High level of agreement established between pre-therapeutic 124I-PET and intra-therapeutic 131I-imaging to detect iodine-positive Thyroid Cancer metastases

In the newest issue of Journal of Nuclear Medicine, Dr. Marcus Ruhlmann from the University Duisburg-Essen and colleagues report the results of their retrospective study to establish the level of agreement between 124I-PET and 131I-imaging in the detection of iodine-positive metastases in patients with differentiated Thyroid Carcinoma [1].

In this study, 137 patients (with a total of 227 metastases that appeared iodine-positive in both imaging methods) underwent PET/CT 24 h and 120 h after administration of 124I in diagnostic amounts, followed by whole-body scintigraphy and SPECT/CT scan of the neck 5 to 10 days after injection of 131I in therapeutic amounts.
In the lesion-based analysis, the level of agreement between 124I-PET and 131I-imaging was 97% (221/227 lesions); 124I-PET detected 98% (223/227) and 131I-imaging 99% (225/227) of the iodine-positive metastases. In the analysis of patients with iodine-positive metastases (61/137 subjects), the level of agreement was 95% (58/61); 124I-PET detected at least one iodine-positive metastasis in 97% (59/61) and 131I-imaging in 98% (60/61) of the patients. Both modalities showed congruence in the identification of patients without pathologic iodine uptake (76/137 subjects).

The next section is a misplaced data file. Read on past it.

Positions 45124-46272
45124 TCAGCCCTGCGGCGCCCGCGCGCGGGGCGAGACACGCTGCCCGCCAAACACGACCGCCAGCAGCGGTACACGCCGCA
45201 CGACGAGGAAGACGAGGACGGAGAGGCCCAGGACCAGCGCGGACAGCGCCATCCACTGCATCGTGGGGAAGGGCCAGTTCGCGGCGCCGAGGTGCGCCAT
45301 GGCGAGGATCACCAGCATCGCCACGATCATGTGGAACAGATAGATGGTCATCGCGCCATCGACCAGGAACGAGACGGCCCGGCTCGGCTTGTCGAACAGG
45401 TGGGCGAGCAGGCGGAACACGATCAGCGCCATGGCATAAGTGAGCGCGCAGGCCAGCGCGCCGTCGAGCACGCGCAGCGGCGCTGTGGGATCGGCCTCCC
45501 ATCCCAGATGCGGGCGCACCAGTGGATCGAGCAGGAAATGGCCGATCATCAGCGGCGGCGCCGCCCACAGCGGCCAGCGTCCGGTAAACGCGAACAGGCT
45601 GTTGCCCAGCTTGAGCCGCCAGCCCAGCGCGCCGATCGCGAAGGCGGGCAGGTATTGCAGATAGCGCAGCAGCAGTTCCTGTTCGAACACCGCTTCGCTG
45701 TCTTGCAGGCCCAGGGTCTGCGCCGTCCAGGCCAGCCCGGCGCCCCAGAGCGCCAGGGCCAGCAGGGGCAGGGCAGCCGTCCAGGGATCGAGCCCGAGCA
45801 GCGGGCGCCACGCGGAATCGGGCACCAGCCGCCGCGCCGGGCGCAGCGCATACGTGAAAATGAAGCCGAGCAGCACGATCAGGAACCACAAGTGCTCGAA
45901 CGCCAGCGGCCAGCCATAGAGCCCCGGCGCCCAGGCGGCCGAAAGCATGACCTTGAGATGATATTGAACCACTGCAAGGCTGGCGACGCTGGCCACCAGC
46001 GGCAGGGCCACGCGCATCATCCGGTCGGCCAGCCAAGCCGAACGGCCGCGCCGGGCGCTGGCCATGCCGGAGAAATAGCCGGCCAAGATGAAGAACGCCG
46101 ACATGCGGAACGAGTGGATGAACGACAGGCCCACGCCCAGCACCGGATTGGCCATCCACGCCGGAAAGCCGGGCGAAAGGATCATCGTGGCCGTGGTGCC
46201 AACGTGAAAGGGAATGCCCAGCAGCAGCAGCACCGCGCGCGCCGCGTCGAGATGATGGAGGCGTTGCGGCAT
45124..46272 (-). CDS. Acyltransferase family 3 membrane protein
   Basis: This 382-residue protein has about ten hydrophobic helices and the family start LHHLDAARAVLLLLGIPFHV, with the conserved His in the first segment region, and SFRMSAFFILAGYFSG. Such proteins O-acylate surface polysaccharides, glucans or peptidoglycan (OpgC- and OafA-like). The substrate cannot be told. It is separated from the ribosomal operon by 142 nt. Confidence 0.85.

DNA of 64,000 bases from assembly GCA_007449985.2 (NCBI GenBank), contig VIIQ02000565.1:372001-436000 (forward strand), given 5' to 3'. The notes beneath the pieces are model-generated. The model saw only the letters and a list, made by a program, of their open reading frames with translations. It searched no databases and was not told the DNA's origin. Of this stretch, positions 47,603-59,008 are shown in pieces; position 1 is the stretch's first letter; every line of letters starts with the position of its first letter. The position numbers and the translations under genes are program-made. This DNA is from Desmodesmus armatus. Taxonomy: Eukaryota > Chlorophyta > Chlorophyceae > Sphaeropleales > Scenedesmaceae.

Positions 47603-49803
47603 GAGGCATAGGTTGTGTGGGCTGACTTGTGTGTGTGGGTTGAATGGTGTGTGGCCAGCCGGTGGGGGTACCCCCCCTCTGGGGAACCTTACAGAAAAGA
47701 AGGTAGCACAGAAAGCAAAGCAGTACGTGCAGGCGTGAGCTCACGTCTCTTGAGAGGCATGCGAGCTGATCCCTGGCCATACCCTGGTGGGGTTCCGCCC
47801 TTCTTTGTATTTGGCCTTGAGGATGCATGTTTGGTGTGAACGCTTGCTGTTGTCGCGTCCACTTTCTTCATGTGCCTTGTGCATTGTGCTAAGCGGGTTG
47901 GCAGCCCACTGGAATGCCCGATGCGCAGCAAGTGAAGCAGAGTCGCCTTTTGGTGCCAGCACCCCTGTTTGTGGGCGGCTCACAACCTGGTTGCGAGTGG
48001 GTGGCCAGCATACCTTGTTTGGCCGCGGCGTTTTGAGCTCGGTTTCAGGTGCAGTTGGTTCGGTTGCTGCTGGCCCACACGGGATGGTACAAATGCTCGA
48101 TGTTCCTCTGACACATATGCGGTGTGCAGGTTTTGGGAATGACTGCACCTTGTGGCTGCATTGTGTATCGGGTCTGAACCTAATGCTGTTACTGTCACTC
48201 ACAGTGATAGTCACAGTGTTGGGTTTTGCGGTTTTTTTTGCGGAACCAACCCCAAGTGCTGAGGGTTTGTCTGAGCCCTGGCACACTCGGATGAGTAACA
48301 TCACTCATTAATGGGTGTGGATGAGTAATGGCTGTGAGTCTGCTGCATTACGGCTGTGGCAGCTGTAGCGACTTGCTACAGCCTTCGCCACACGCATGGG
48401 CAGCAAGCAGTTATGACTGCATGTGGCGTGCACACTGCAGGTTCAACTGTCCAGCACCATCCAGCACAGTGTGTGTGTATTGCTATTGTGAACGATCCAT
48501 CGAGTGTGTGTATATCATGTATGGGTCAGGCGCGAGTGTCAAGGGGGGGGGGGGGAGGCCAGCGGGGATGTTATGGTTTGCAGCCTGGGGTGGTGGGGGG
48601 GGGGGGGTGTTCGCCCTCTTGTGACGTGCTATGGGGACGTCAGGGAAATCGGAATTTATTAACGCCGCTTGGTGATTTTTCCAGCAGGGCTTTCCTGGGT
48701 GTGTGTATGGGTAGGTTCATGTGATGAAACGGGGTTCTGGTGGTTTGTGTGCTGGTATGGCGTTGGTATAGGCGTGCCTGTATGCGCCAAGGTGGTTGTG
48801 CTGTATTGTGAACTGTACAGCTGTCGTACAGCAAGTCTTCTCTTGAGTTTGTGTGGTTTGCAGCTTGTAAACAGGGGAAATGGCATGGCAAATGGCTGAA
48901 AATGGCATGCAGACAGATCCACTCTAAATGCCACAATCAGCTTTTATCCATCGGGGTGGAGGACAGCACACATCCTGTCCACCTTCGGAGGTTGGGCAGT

Considering the high level of agreement obtained between 124I-PET and 131I-imaging, the authors conclude that pre-therapeutic 124I-PET/CT is a suitable procedure to detect iodine-positive metastases in patients with differentiated Thyroid Carcinoma. Moreover, it can be employed as a reliable tool for both staging of thyroid cancer patients as well as individualized treatment planning.

[1] Ruhlmann M, Jentzen W, Ruhlmann V, Pettinato C, Rossi G, Binse I, Bockisch A, Rosenbaum-Krumme S (2016). High Level of Agreement Between Pretherapeutic 124I PET and Intratherapeutic 131I Imaging in Detecting Iodine-Positive Thyroid Cancer Metastases. J Nucl Med 57 (9): 1339-1342. PMID: 27151981

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